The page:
Japanese Context

 
there's a trailer for final fantasy 7 remake
 
it starts off with a bunch of japanese characters, and names, for example, "Kitase". So you're in a Japanese context.

then at the end it says "REMAKE" and i was like, what the fuck word is that, trying to pronounce it like a japanese word
 
"ray-mock-ay"

Sense of Relief

The satisfaction and sense of relief that comes when you don't remember to look for your car registration and insurance cards before the car inspection appt, then find them both in the glove box when you're dropping your car off.

Way to go "past-Jason"

Nerdier

Nerdier

"With the man feels nerdier therefore more correct" :)

Internet Famous

For golf I use the Golf Pad GPS app, which is great and very useful. So naturally I left a review that captured my sentiments.  Right now the review is on the home page for that app!  w00t

https://www.golfpadgps.com/

http://prntscr.com/76z9y6

Which base?!

- "0" in binary?  or decimal?  or is that 0 in hex?

Work always provides opportunity for memorable conversations.

Because of this code -  

if( ImplementationID == "0" )
parameters[0] = BuildParameter("@ImplementationID", DbType.Int32, 4, 0, ParameterDirection.Input);
else
parameters[0] = BuildParameter("@ImplementationID", DbType.Int32, 4, Convert.ToInt32(ImplementationID), ParameterDirection.Input);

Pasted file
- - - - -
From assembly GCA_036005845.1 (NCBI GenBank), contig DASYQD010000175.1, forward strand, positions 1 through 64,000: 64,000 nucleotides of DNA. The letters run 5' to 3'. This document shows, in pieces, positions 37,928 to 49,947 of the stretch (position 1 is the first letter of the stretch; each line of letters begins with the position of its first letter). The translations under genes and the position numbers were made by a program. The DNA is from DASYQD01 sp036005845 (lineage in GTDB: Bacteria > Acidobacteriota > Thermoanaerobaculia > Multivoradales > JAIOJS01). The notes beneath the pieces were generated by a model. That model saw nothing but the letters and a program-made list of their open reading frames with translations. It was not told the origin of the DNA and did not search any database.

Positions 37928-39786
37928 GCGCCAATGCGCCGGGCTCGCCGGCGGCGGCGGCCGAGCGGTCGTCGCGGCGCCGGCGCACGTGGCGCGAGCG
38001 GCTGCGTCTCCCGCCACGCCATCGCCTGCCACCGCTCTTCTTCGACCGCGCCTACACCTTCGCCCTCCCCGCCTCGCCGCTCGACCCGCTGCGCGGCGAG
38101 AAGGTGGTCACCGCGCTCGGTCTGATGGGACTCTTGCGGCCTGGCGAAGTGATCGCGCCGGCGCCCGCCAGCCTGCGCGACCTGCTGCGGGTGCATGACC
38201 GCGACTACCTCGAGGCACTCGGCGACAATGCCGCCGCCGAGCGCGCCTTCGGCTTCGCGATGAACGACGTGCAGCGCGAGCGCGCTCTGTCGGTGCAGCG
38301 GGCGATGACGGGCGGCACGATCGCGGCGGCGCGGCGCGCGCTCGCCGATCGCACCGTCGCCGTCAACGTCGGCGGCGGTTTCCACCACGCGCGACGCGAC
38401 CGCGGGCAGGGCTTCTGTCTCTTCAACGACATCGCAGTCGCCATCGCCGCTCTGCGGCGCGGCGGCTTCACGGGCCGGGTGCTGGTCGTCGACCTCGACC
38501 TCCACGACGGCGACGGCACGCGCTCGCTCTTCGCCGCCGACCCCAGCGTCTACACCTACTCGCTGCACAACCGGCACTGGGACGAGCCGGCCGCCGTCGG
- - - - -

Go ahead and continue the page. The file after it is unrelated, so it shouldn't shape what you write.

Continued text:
hahahahah
if implementationID == "0"  -> pass hard coded 0
else pass Convert.ToInt(implementationID)

"0" doesn't parse correctly
apparently

Sneaked vs. Snuck

I googled it. As a non grammar nazi and semi spelling nazi, I adhere to the alternate and new "snuck".

Usage: If one were to sneak through the cracks, they "snuck through". Versus "sneaked through" which would be snobbish and self-righteous.

Actually I just wasn't sure. It appears both are "correct" if you're on the non-nazi side of the fence, however only "sneaked" is correct if you're a nazi.

So soak it up nazis.

IceDozer Review

I posted this to Amazon, it might be up soon.

I worked with a company who did work for the Innovation Factory, I guess it's been around 11 years ago now.  Anyway, they paid the company I worked for in a box full of IceDozers.  I snagged one before I could be denied.  I've been using it every winter since then until this year, when stuck in an uphill parking spot, with a car behind me, I was not able to get out of my spot due to ice. In a frantic I took out my IceDozer and attempted to use it like a shovel, desperately trying to claw any bit of traction into the ice. The ice finally got the best of my IceDozer, and after 11 or so years, I had to retire it from its main purpose.  My daughter now uses it to clean up her puzzles.

Over the long years, I've become addicted to how the IceDozer is capable of taking the abuse I give it. I'm able to start my car, take out the IceDozer and clear off the ice in a minute or two, before the car has even warmed up enough for the defrost to start kicking in. I have saved loads of time. I ordered my new one the next day, and I was surprised to find them online so readily available. I look forward to the next many years of the same reliability I have come to expect from the IceDozer